English degrees got a bad reputation that’s still hard to shake.
However, what many people don’t realize is that in a tech-heavy era, writing is paramount for nearly every single business. There are full-time jobs for search engine optimization (SEO) wizards, social media managers, marketing managers who take on e-newsletter campaigns and technical writers, copywriters, senior editors and a bevy of other related careers.
The one thing they all have in common is that you have to be a killer writer to get it done.
You can have a degree in business or even an MBA and not be a good writer. Your educational background might catch the eye of a recruiter better than an English major — but not if the recruiter knows what he’s really looking for. Just like with healthcare workers, strong writers with the right technical skills are invaluable to companies and the demand will only grow. Here are a few ways to really make it big with your English degree.
The Tipping Point
First, understand that if you just have a bachelor’s degree in English, no experience and no portfolio, there are thousands of people just like you. Getting an advanced degree in a related subject like writing helps you stand out from the crowd. You can also use your graduate program to put together a diverse portfolio showcasing your writing talents including blogging, writing technical specs and self-teaching SEO. You should have a constantly updated and flawless portfolio, both in a PDF format and on your professional website (yes, you need that, too).
It’s also in your benefit to know many English majors self-destruct. A lot of them are creative types and, like many other artists, it takes ambition as well as talent to succeed. They’ve also been told for their entire academic career there’s no money with an English degree and all you can do is teach or work at a bookstore. That’s far from true, and in fact most English teachers at advanced levels actually have backgrounds in education as well as English.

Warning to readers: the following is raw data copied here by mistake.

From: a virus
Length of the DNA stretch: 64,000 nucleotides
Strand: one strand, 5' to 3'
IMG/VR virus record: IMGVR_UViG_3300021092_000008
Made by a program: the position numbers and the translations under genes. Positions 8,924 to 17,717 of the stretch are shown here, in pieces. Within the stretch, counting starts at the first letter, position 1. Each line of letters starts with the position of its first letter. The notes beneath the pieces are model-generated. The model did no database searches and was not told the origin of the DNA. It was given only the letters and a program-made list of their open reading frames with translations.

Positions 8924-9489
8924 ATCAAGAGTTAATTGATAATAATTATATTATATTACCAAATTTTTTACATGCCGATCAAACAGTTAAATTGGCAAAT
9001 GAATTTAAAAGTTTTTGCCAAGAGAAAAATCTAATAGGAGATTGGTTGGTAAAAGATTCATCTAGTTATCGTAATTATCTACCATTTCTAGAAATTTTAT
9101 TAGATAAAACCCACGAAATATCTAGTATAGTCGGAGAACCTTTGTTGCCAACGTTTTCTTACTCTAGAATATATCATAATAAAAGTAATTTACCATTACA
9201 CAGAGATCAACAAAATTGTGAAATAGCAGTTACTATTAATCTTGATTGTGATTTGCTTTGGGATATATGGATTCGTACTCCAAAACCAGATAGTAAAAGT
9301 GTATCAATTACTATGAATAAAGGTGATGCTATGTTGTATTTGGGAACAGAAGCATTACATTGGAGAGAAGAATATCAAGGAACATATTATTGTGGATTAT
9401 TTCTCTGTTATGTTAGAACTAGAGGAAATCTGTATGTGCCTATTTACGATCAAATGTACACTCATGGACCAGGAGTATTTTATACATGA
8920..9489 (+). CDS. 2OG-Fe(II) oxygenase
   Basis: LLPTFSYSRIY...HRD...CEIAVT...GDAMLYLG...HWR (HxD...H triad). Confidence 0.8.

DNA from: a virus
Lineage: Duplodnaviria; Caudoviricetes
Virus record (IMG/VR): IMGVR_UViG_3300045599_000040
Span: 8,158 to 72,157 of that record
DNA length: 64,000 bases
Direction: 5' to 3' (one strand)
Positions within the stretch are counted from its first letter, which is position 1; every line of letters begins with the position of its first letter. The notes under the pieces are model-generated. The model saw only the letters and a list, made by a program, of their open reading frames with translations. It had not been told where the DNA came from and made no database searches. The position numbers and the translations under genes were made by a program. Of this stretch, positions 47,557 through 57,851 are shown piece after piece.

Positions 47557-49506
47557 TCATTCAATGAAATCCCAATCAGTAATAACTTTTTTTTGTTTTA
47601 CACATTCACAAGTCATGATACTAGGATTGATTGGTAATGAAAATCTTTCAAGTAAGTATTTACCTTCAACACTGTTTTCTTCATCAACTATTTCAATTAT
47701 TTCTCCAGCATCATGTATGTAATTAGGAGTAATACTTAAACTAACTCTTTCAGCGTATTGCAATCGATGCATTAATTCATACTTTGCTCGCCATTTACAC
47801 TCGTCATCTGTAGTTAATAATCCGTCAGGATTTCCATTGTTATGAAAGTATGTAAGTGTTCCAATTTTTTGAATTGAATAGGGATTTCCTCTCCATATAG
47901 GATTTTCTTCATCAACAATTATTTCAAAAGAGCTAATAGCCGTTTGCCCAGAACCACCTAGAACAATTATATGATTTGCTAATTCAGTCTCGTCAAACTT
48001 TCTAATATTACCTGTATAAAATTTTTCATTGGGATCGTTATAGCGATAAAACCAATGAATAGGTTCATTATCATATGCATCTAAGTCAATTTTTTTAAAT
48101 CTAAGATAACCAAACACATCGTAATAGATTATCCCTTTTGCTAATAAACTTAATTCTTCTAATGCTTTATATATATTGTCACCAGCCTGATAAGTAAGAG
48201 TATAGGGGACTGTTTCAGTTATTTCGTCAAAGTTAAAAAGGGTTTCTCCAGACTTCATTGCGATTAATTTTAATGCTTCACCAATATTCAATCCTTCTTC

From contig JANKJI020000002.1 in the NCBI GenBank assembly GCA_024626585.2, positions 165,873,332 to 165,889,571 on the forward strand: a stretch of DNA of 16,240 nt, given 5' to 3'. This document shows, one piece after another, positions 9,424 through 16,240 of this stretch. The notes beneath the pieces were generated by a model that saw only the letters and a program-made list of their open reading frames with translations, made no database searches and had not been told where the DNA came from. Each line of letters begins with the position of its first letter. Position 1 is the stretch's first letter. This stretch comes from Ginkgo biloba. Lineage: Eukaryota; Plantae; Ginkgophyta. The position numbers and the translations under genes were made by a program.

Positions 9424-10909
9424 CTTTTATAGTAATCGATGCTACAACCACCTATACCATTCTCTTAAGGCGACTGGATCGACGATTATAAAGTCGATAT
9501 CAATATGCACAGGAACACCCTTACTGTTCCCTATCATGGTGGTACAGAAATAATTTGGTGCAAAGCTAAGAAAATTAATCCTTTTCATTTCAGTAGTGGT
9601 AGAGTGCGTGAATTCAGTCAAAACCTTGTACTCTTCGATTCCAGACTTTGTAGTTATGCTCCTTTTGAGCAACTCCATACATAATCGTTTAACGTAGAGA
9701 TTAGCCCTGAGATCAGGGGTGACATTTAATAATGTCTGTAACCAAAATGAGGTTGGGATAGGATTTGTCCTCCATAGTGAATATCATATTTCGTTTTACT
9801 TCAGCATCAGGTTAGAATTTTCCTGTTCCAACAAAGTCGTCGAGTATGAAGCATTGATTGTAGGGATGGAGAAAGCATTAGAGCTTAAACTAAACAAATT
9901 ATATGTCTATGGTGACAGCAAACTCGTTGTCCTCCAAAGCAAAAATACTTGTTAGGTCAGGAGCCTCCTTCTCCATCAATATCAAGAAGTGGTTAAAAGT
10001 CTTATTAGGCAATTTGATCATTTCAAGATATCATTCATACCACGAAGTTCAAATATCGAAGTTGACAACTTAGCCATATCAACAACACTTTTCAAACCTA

Marrying technology with writing skills is your best approach to making a lucrative salary as a writer. Technical companies often hire full-time tech writers, but you’ll be expected to know a bevy of software programs and languages.
Take every opportunity to learn a new technical skill, but start with SEO, basic HTML and of course Microsoft Office, Photoshop, InDesign and Sharepoint. These are the major skills most companies want unless you get into a niche field.
You’ll also be expected to have a lot of experience, so you’ll be starting from the bottom. Don’t consider it a waste, because these early learning experiences are actually paying you to learn new skills. To make the most of it, freelance on the side (or full-time if you can) so you have more control over your income and are diversifying your skills.
What’s a Copywriter, Anyway?
You’ll find a lot of different job titles for a copywriter, but it’s just what it sounds like: A person who writes copy. This could be for a company that makes a special wide belt sander, an aviation company or a mega tech leader like Intel or Microsoft. You’ll need writing samples that showcase similar articles, documentation or manuals and a knack for understanding difficult jargon and translating it into laymen’s terms.
No matter what kind of writing you do, the formula for success is equal parts quality and speed without letting either suffer. This is where many writers fall short. We’re naturally perfectionists and if you easily get distracted, that’s a big problem. Those who really succeed as copywriters, technical writers or anyone else who has a way with words, are people who have an iron grip on their ambition.